Fried Food By Any Other Name

French fries. 

Fried clams. 

Corn dogs. 

Fried dough.

Do you remember when you could eat all of these and still feel great?  Do you remember when you could eat all of these and not gain weight or have it show in all kinds of places you wish it didn’t?

A Staple Of The Standard Western Diet

Fried, fatty food has become a staple of the standard Western diet.

Don’t you see potato chips, French fries, fried chicken, fried mozzarella and fish sticks just about everywhere you turn?  FYI:  in terms of calories – fat, of any kind, has 9 calories per gram compared to protein and carbs at 4 calories per gram.

What Does “Fried” (Food) Mean?

Frying – or cooking food in hot fat over moderate heat –includes sautéing, stir-frying, pan-frying, and deep-fat frying. Sautéing uses the least amount of oil and the oil doesn’t cover the food as it’s being cooked.  Deep-fat frying uses the most oil and the food is submerged as it’s cooked.

Frying is actually called a dry cooking method because it’s done without water. Because of the high temperature and the high heat conduction of oil, food cooks very quickly.

When done properly, deep-frying shouldn’t make food really greasy because the hot oil heats up the moisture inside the food making the food steam from the inside out. If the oil is hot enough and the food isn’t in the oil for too long the oil that penetrates stays around the outer surface of the food and keeps the food’s moisture inside. But, if the food is cooked in the oil for too long, a lot of water is lost and the oil begins to penetrate the food.

The ideal temperature range for deep frying is 350°-375°F. If the temperature is lower than 325° oil will be absorbed into the food. Temperatures much higher than 375° can cause additional oxidation of the oil (which is not healthy) and produce dried out food. A cautionary note:  a number of restaurants reuse their cooking oil over and over which leads to decomposition of the oil and partial and unhealthy oxidation.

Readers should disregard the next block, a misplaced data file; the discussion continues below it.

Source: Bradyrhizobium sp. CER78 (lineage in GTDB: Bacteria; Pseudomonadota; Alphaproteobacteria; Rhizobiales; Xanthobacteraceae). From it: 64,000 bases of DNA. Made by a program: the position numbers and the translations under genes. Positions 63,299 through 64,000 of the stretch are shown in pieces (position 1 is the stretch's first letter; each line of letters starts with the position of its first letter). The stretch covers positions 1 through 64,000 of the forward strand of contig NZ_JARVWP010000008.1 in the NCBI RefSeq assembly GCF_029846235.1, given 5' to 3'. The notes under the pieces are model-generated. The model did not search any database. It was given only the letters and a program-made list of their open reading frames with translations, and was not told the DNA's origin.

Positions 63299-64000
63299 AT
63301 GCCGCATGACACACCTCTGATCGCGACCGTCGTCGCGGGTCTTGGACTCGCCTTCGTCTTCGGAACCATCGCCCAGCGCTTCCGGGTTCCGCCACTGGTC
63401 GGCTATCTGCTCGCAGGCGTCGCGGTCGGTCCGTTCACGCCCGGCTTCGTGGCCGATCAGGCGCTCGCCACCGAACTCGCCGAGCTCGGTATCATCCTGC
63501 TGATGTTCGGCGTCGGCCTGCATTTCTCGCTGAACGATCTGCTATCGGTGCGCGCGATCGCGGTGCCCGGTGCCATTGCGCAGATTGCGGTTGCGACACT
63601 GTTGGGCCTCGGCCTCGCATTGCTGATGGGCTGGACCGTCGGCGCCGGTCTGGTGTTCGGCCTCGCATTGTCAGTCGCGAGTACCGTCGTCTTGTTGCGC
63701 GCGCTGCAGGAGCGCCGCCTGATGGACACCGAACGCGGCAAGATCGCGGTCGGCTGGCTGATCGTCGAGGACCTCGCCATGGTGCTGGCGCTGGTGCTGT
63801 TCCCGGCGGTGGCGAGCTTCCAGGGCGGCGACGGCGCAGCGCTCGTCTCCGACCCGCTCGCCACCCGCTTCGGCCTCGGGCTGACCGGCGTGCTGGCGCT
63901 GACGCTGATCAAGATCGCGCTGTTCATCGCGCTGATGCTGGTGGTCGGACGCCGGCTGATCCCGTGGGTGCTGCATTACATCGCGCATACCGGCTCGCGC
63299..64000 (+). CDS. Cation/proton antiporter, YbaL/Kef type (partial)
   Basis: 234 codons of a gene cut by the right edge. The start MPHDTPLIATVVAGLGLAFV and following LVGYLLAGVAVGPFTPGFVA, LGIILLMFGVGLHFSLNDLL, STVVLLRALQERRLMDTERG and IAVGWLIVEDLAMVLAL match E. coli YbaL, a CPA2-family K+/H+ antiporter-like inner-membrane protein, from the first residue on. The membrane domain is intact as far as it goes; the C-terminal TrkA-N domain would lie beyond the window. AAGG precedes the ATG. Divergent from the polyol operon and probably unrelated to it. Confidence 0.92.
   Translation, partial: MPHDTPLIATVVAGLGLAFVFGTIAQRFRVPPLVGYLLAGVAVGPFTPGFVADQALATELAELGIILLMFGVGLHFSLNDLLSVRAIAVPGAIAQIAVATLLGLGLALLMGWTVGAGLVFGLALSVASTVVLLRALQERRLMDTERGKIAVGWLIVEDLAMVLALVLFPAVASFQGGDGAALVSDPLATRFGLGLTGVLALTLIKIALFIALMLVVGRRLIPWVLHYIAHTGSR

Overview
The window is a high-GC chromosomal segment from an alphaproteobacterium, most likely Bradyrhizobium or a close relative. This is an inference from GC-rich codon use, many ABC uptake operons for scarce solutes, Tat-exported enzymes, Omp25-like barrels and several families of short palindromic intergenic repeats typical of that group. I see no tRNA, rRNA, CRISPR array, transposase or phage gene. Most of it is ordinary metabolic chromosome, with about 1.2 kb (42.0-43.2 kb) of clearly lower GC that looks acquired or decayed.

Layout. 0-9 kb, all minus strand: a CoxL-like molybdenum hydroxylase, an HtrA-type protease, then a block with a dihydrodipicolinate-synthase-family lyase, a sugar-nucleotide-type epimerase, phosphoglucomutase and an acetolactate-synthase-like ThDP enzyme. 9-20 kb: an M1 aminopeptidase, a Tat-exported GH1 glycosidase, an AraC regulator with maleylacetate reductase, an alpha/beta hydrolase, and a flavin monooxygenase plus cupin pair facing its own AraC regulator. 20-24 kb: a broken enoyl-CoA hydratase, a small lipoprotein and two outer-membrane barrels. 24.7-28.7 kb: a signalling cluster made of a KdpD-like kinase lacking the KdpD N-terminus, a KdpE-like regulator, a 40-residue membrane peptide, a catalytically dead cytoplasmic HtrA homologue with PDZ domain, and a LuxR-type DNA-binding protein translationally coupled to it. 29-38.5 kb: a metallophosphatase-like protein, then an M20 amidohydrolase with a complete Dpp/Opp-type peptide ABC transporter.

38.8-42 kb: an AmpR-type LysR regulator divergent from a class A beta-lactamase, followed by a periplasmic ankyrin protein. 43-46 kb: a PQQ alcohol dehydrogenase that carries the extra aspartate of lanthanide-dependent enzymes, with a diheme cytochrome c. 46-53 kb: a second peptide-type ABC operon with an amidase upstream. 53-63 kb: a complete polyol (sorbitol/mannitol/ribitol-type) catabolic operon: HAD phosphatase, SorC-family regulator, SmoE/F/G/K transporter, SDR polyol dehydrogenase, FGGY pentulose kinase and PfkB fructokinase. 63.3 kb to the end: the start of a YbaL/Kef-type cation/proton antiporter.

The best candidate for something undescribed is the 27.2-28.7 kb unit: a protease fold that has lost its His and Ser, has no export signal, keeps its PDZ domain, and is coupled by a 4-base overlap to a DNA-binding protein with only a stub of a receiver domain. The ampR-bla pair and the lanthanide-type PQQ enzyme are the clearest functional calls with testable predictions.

What’s The Problem With Eating Fried Food?

Long-term, a fatty diet has been implicated in a number of potentially unhealthy side effects. Short-term, a high fat meal can make you feel not so great.

Fried foods tend to slow down the emptying of the stomach causing you to feel full and bloated – or they move undigested through the intestinal tract too quickly, possibly leading to diarrhea.  They can also cause acid reflux and heartburn. Does the term “indigestion” come to mind?

Fried Foods By Any Other Name

On a menu, fried food is not always just called “fried” or “sautéed.”  Here are some other descriptive terms:

  • Pan-fried
  • Deep-fried
  • French-fried
  • Fricassee
  • Frizzled
  • Sizzled or sizzler
  • Browned
  • Crisped or crispy
  • And frequently, anything battered – which is then fried

Astonishing, But True

While we’re used to fried potatoes and fish and meat, it is astonishing what else has been fried. Incredibly, in 2006 fried Coca Cola won “Most Creative” at the State Fair of Texas.

A few more eyebrow raisers:

  • Deep Fried Oreos
  • Deep Fried Pickles
  • Deep Fried Pizza
  • Deep Fried Pop-tarts
  • Deep Fried Spam, Deep Fried Mars Bars
  • Deep Fried Cupcakes
  • Deep Fried Strawberries
  • Deep Fried Olives
  • Deep Fried Ice Cream
  • Deep Fried Jam Sandwiches

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